Tuesday, September 20, 2005

A final word on Opera.

So, after testing the waters, Opera has decided to drop the $40 paid registration and make it free for everyone. Which is great, but I will still use Firefox as my primary browser. Here's why:
  • No Adblock in Opera: This is probably the most important reason. And I have no reason to believe that Opera will ever have an Adblock feature.
  • No rich text (WYSIWYG) editing: As a blogger, it's pointless to use a browser which doesn't have a WYSIWYG edit control. I'm not going to write HTML code in my blog if I can avoid it. Opera engineers say they are working on a WYSIWYG edit control, so maybe sometime in the future it will be available.
  • "Wrong" tabbed browsing behavior: Closing a tab selects the previously selected tab in Opera. There is no way to really fix this (there are workarounds involving gestures etc.) My desired behavior is that the tab to the right of the closed tab should be selected. This is the default behavior in Firefox. Also, if for some reason, you want Opera style behavior in Firefox you can get it using an extension like Tab Mix. This shouldn't be hard for Opera engineers to fix and seeing as how many different people have requested for this, they should try and do it soon.
  • Can't move Personal Bar next to the menu: This is just a convenient space saver. In Firefox (and IE) I can move the Personsl Bar (Bookmarks Toolbar in Firefox / Links bar in IE) right next to the menu. Thus giving me some more browsing space while retaining quick access to my favorite bookmarklets.
  • No Ctrl-Enter/Shift-Enter/Ctrl-Shift-Enter: In Firefox these shortcuts autocomplete an address with www. .com, www. .net and www. .org respectively. There are no equivalent shortcuts in Opera, and the workaround doesn't behave correctly when the site in question has bogus .com, .net or .org versions.
  • No Sage: While Opera does have a built in RSS reader, it is nowhere are powerful as the Firefox extension, Sage. Sage has a digest view so you can read all posts on a blog at once instead of just looking at a headline. OPML import/export is the icing on the cake.
There are a few other minor reasons why I prefer Firefox, (minor UI stuff like being able to middle-click on the back and front buttons etc.) but the ones listed above are the most important.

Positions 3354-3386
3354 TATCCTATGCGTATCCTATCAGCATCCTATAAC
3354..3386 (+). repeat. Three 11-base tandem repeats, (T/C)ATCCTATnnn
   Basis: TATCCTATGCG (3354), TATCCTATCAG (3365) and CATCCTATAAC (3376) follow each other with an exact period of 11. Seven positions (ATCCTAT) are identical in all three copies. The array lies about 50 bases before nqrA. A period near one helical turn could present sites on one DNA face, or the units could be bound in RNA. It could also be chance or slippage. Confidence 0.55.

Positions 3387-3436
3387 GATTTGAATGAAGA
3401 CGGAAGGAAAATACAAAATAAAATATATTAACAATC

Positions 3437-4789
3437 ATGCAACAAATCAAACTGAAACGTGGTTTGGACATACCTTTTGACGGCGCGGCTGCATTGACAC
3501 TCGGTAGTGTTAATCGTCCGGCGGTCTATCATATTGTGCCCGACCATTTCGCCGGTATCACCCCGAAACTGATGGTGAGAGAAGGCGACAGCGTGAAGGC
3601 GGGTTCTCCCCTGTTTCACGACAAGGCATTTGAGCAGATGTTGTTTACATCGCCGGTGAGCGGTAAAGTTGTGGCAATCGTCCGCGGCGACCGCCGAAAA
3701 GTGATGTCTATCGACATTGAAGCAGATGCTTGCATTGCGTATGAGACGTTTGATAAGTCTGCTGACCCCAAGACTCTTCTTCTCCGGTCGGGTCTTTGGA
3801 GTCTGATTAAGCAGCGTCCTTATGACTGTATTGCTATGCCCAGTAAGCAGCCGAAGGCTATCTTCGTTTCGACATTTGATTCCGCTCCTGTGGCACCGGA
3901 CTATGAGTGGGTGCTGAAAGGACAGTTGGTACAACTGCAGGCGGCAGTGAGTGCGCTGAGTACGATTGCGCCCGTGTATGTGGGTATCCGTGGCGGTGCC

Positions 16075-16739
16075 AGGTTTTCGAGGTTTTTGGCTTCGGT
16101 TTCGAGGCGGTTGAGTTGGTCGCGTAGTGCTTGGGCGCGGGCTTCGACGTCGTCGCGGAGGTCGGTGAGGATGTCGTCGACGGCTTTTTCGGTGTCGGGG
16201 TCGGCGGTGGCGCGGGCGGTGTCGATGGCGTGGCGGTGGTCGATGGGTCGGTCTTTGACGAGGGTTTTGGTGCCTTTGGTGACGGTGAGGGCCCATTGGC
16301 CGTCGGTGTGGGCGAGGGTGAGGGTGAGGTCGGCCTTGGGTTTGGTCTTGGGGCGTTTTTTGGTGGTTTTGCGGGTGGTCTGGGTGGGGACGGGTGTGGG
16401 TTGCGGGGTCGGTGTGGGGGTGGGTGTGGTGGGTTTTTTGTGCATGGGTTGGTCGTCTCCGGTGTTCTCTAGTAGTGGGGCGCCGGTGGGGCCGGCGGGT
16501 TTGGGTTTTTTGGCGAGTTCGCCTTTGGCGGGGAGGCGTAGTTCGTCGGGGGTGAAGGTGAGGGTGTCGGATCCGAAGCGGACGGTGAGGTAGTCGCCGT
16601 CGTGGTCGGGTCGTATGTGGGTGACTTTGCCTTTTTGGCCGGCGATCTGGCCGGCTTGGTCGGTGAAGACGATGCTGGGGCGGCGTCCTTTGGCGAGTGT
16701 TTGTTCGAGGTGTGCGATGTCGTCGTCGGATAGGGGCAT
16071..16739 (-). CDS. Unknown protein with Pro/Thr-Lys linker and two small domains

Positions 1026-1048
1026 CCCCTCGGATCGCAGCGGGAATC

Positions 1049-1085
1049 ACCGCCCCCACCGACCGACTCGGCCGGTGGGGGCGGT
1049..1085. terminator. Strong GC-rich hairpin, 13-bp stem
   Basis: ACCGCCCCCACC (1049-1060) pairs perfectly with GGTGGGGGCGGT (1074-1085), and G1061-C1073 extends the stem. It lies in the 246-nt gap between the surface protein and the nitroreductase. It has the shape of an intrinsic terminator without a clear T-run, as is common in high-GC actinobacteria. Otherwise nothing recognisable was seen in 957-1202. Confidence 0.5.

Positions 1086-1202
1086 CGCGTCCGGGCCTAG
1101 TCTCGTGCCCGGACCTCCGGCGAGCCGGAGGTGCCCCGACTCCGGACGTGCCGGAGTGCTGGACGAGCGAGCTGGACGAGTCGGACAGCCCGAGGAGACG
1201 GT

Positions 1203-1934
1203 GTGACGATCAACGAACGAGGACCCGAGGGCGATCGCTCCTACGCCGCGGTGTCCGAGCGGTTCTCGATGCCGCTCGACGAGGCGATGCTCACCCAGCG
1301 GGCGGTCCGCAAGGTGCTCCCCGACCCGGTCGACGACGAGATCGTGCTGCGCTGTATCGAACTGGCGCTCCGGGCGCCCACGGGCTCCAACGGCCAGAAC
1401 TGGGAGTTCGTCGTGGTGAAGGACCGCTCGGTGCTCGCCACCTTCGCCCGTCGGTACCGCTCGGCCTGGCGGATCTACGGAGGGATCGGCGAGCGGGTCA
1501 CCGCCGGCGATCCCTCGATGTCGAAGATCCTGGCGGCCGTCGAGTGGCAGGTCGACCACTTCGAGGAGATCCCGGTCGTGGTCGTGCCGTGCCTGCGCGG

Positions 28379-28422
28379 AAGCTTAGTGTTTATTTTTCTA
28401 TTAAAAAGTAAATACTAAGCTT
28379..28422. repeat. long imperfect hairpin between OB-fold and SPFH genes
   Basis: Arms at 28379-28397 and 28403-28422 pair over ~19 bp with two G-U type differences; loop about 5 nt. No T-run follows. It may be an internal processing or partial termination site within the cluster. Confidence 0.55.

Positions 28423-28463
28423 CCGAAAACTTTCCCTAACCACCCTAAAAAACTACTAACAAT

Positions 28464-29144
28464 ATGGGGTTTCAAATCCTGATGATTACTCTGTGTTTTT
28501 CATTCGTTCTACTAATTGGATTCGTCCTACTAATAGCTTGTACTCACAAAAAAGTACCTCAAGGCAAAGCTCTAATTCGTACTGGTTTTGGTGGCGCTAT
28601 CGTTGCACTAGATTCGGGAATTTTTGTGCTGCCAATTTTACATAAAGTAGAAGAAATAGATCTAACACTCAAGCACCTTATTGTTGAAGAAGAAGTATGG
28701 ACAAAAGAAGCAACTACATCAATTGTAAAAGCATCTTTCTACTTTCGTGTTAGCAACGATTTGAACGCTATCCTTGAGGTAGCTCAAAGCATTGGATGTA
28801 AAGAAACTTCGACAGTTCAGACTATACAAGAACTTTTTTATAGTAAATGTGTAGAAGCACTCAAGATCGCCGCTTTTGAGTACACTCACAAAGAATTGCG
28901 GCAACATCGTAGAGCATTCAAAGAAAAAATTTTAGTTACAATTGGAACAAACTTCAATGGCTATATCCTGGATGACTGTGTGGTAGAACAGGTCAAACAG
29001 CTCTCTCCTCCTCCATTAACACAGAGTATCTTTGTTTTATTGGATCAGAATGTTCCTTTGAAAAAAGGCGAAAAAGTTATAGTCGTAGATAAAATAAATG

I do like Opera on one of the computers I use. It is an old Pentium III laptop and Opera's fast load times and low memory usage let it run rings around Firefox.

I should however mention two incredible Opera features which no other browser seems to have. If I ever switch to Opera (will only happen if all the stuff mentioned above gets fixed), these two features will be among most important reasons:
  • Zoom: Opera's zoom is unlike every other browsers zoom. Everything zooms, not just the text. Even with the Colorzilla extension Firefox cannot do what Opera can. Don't believe me? Try zooming in this blog using Firefox, IE and Opera. Opera just kicks ass.
  • Fit to window width: Does what it says. Fits the current page to width. You never have to scroll horizontally again. Haven't found an IE or Firefox extension which will let me do that.
My advice to Opera:
  • Make it easier for IE users to switch: Maybe have a special toolbar and keyboard setup which emulates IE installed by default. (Current Opera users should be allowed to keep their customizations of course.) And for God's sake let people import their bookmarks, history, cookies etc. during installation.
  • Rich text editing should be a priority: Let's face it. If you want good publicity from bloggers, then their favorite blogging tools (like Blogger) should function as well as they do on Firefox and IE. No excuses.
  • Create an extension architecture: Yes, it probably goes against your entire design philosophy etc. etc. Well, so did giving your browser away for free, but guess what! It's an easy way to tap into geeks and it's probably the only way something like Adblock will be a reality on Opera.

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